Thursday, September 27, 2012

Affirmation of Life

I read the book Healing the Dying by Mary Jane Linn, Matthew Linn and Dennis Linn, when it was first published in 1979, and – apart from the book itself, which is wonderful – discovered in the notes on Chapter 5 the following Statement on Christian Affirmation of Life, developed by the American Catholic Hospital Association. I have given this to many people over the years as a basis for their own instructions to medical staff, relatives and friends, and I’ve read it a number of times from the pulpit when preaching on the Gospel of Life: 

Statement on Christian Affirmation of Life

To my family, friends, physician, lawyer and clergyman: 

I believe that each individual person is created by God our Father in love, and that God retains a loving relationship to each person throughout human life and eternity. 

I believe that Jesus Christ lived, suffered and died for me and that his suffering, death and resurrection prefigure and make possible the death-resurrection process which I now anticipate. 

I believe that each person's worth and dignity derive from the relationship of love in Christ that God has for each individual person, and not from one's usefulness or effectiveness in society.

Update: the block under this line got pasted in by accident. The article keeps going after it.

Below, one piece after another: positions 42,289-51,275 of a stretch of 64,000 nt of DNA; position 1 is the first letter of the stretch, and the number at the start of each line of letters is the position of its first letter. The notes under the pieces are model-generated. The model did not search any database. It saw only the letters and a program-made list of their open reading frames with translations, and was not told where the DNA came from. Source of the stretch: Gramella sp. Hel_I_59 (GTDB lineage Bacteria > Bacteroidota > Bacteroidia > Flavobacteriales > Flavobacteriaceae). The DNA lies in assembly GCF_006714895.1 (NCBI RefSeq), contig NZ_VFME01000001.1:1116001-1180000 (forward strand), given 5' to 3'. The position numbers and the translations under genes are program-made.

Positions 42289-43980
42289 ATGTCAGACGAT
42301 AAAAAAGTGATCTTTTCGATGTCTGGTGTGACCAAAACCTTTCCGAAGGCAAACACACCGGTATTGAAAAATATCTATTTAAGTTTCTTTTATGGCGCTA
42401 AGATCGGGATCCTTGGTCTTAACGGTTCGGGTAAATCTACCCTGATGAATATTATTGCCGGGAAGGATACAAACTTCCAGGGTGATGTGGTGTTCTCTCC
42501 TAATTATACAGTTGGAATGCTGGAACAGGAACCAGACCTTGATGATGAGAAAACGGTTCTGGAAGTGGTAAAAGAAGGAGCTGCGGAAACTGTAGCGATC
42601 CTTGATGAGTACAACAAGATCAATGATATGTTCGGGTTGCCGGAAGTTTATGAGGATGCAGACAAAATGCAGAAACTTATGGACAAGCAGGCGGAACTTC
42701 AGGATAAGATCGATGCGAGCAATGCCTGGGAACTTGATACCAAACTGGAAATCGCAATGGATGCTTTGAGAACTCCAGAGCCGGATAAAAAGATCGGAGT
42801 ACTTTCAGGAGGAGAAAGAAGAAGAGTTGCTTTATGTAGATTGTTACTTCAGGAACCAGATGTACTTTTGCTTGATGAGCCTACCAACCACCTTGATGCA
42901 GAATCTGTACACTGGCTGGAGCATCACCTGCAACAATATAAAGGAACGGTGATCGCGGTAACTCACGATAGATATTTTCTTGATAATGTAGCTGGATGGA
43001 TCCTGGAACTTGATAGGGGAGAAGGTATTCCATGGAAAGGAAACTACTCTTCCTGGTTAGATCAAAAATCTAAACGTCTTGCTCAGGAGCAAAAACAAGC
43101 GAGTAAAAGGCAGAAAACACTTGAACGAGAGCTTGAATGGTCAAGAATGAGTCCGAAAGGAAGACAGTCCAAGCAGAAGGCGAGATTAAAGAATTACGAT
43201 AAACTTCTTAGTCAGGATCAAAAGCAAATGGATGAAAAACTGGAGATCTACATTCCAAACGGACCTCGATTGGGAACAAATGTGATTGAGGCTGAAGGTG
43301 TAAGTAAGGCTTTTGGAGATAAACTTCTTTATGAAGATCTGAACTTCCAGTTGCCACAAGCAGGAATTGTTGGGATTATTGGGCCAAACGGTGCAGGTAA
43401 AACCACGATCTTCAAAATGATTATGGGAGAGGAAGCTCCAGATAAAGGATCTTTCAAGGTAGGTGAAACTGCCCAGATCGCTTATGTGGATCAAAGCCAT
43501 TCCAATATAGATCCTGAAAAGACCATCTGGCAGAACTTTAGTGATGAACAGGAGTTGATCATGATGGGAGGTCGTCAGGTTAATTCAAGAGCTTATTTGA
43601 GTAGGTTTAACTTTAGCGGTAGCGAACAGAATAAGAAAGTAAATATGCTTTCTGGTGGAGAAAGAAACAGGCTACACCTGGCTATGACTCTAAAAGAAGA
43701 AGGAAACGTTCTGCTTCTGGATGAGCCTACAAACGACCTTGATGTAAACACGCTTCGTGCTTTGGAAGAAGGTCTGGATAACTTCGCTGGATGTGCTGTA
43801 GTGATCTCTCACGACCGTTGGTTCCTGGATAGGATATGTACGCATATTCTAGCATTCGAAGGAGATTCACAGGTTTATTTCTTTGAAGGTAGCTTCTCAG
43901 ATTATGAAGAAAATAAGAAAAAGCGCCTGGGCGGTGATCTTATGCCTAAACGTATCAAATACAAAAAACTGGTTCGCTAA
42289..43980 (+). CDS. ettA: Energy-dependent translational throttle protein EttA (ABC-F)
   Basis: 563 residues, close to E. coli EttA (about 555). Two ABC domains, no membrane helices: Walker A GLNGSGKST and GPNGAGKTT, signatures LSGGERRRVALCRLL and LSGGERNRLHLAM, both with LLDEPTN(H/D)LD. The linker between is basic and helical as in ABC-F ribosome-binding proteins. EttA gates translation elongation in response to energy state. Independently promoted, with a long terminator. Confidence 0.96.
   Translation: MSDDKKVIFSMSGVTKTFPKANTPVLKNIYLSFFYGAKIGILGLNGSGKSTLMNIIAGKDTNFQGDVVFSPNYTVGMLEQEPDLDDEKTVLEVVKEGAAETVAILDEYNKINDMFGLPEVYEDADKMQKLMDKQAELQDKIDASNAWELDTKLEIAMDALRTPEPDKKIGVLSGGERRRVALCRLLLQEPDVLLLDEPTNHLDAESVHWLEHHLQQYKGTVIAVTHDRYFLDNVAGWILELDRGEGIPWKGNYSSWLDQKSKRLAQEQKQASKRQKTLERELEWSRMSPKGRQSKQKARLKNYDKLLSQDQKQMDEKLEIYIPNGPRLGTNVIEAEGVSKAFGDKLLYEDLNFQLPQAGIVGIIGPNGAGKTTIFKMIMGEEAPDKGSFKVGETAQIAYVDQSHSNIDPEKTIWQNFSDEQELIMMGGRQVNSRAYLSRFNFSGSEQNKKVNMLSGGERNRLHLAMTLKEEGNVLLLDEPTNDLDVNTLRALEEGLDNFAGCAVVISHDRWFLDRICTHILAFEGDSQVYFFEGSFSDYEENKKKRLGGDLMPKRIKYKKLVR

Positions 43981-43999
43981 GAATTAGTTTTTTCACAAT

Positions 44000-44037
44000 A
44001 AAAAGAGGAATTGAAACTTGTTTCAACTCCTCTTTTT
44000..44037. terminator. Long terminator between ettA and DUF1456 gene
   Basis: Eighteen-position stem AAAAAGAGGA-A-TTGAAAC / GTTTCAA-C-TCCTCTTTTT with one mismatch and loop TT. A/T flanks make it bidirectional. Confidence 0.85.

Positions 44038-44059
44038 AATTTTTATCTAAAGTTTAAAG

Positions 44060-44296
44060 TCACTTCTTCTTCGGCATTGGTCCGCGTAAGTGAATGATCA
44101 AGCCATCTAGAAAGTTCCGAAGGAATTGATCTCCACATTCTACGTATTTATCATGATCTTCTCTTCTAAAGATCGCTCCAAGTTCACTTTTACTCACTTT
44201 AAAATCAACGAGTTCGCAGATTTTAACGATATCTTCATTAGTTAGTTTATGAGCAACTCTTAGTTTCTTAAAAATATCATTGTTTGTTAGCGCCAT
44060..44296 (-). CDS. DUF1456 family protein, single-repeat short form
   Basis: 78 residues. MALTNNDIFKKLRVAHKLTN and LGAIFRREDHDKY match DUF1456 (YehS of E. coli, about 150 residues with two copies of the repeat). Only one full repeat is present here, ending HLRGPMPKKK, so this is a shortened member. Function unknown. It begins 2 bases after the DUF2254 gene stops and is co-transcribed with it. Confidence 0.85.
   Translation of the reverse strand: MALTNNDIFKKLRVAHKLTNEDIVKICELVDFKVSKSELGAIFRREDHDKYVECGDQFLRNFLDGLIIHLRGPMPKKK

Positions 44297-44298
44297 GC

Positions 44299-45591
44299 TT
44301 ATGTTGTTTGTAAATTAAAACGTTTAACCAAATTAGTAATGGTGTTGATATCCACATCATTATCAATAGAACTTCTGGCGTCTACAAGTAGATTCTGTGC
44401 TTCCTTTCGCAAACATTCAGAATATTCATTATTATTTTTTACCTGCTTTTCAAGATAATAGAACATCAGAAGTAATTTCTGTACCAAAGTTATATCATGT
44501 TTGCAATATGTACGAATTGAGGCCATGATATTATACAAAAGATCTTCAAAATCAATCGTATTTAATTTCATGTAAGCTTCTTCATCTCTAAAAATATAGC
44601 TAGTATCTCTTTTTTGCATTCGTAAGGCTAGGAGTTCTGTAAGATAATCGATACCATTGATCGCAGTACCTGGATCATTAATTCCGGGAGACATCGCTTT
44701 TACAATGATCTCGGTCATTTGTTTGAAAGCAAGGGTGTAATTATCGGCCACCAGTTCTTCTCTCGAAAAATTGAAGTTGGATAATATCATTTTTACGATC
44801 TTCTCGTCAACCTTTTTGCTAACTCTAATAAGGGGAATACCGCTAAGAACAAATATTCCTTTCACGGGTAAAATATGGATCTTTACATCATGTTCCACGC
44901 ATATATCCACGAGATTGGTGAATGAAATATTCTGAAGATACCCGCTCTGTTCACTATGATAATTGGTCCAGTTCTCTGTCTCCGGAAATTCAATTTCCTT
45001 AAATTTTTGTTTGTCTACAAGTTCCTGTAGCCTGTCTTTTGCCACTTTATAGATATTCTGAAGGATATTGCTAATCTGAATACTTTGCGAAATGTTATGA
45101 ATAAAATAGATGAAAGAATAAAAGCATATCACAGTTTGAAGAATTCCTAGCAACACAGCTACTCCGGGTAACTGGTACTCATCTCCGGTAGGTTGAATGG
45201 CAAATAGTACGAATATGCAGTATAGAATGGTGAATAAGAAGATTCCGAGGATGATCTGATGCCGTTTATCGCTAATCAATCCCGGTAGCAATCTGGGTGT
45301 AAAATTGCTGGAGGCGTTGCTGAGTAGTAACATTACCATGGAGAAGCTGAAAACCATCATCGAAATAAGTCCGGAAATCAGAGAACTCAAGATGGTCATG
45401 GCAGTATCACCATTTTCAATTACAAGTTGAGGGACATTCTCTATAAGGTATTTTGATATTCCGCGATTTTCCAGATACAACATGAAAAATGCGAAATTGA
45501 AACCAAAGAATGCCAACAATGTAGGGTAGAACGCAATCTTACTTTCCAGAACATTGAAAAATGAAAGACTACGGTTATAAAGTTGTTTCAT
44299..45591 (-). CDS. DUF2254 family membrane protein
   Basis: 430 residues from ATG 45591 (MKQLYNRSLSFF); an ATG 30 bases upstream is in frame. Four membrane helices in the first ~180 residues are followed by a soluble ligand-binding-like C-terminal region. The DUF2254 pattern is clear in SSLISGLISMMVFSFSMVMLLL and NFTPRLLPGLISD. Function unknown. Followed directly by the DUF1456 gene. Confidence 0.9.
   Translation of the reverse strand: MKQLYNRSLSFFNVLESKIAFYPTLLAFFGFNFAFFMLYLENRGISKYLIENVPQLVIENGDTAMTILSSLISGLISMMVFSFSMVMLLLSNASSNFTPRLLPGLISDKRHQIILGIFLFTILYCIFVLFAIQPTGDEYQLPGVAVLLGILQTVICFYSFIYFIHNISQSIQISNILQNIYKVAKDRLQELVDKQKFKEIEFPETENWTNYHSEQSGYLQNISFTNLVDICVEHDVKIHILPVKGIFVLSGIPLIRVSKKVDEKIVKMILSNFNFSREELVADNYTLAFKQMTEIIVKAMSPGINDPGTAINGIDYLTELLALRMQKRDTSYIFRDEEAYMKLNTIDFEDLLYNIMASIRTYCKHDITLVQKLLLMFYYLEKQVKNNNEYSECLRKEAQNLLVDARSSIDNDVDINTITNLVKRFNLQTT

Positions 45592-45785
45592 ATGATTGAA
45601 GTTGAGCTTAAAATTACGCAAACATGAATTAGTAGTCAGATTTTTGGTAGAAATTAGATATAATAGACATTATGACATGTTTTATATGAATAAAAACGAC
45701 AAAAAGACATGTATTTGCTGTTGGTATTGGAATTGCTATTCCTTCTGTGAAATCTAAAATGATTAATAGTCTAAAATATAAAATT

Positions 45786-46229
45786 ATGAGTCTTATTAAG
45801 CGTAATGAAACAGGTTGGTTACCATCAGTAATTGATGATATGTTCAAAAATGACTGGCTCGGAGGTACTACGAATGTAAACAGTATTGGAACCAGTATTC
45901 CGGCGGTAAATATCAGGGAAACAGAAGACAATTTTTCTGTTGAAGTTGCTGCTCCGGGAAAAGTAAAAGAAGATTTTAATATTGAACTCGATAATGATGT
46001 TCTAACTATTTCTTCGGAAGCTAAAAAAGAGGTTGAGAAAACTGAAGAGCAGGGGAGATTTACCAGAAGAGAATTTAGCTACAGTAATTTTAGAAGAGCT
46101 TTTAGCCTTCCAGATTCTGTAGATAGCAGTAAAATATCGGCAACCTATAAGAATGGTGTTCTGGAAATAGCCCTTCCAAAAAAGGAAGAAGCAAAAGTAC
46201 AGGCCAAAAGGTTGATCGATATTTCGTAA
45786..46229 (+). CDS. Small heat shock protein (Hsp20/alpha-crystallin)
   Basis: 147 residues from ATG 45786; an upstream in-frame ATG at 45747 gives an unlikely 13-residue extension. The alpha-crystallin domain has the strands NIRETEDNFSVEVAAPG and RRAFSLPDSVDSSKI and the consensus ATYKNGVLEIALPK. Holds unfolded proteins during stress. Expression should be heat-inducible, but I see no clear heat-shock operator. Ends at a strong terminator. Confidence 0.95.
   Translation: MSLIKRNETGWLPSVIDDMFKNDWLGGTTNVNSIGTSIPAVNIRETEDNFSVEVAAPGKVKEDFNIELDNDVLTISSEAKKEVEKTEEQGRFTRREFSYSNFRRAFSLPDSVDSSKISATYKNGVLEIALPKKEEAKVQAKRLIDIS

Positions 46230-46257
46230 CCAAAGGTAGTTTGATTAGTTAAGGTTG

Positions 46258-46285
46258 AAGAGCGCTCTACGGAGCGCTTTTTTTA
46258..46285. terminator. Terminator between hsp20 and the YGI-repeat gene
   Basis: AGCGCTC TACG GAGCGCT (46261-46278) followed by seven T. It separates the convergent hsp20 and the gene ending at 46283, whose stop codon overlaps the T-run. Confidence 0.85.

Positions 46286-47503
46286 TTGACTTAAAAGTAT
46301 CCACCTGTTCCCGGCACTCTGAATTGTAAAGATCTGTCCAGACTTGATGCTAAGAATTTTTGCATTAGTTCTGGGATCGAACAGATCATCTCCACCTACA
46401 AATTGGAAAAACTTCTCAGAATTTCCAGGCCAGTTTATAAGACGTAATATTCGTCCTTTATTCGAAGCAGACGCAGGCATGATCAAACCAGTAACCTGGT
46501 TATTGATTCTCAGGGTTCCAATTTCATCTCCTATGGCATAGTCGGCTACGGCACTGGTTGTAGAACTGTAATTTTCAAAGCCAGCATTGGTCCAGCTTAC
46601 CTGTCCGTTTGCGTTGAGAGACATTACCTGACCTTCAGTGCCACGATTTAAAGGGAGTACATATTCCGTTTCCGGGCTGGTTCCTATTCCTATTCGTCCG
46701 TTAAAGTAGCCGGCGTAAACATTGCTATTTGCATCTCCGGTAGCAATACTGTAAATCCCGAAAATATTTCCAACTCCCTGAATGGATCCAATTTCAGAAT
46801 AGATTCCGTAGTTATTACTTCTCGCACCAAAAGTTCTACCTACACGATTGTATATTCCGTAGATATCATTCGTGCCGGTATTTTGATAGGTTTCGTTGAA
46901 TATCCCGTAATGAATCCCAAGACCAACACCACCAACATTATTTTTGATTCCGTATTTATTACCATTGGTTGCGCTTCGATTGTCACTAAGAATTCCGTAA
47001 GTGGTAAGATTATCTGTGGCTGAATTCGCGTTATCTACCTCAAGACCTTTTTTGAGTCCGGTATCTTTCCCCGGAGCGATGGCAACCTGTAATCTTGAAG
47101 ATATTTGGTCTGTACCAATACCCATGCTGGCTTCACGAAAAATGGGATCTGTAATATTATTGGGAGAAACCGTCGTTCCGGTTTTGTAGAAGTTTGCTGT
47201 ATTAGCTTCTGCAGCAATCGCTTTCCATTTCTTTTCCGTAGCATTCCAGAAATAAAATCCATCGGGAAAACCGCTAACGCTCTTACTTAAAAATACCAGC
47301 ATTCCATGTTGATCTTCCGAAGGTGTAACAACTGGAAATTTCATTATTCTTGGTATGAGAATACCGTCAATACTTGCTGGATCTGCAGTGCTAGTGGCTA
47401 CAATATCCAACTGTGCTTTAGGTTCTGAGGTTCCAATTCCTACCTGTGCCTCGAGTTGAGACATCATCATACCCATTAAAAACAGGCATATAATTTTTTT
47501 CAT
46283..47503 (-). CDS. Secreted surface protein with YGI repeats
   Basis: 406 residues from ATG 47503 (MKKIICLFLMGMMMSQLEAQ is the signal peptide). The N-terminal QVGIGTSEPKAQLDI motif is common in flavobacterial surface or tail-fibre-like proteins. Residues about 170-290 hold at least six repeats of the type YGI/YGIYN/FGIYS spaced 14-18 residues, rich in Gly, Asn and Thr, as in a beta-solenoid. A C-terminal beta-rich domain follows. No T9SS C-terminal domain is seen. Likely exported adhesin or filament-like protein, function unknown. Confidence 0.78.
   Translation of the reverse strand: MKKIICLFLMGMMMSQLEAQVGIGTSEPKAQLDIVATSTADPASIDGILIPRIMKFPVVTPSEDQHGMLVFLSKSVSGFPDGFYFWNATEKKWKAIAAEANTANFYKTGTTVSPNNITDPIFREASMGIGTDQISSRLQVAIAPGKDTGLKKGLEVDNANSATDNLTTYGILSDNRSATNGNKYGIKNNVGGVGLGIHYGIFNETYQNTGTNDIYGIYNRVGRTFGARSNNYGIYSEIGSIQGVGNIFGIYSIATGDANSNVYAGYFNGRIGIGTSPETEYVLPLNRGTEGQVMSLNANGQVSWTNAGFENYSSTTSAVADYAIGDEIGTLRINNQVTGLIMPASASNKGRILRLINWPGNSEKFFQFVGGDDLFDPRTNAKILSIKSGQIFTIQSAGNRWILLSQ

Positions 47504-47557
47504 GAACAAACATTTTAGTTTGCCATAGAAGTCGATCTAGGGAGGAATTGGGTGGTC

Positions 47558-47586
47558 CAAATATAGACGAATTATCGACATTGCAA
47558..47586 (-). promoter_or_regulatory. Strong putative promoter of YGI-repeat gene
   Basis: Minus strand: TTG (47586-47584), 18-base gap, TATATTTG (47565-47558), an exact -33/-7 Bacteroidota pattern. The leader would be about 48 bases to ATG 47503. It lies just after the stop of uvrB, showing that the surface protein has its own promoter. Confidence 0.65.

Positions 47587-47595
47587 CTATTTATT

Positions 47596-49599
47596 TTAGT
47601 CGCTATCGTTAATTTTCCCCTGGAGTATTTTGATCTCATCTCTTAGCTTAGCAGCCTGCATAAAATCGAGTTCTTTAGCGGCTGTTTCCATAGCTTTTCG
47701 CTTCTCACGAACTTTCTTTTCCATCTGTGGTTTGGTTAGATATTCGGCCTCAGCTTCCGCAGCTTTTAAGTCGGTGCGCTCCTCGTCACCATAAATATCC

I believe that God our Father has entrusted to me a shared dominion with him over my earthly existence, so that I am bound to use ordinary means to preserve my life, but I am free to refuse extraordinary means to prolong my life. 

I believe that through death, life is not taken away but merely changed, and though I may experience fear, suffering and sorrow, by the grace of the Holy Spirit I hope to accept death as a free human act which enables me to surrender this life and to be united with God for eternity. 

Because of my belief: 

I, __________________________, request that I be informed as death approaches so that I may continue to prepare for a full encounter with Christ through the help of the Sacraments and the consolation and prayers of my family and friends. 

I request that, if possible, I be consulted concerning the medical procedures which might be used to prolong my life as death approaches. If I can no longer take part in decisions concerning my own future and there is no reasonable expectation of my recovery from physical and mental disability, I request that no extraordinary means be used to prolong my life. 

I request, though I wish to join my suffering to the suffering of Jesus so as to be united fully with him in the act of death-resurrection, that my pain, if possible, be alleviated. However, no means should be used with the intention of shortening my life. 

I request, because I am a sinner and in need of reconciliation, and because my faith, hope and love may not overcome all fear and doubt, that my family, friends and the whole Christian community join me in prayer and mortification as I prepare for the great personal act of dying. 

Finally, I request that after my death, my family, my friends, and the whole Christian community pray for me, and rejoice with me because of the mercy and love of the Trinity with whom I hope to be united for all eternity.


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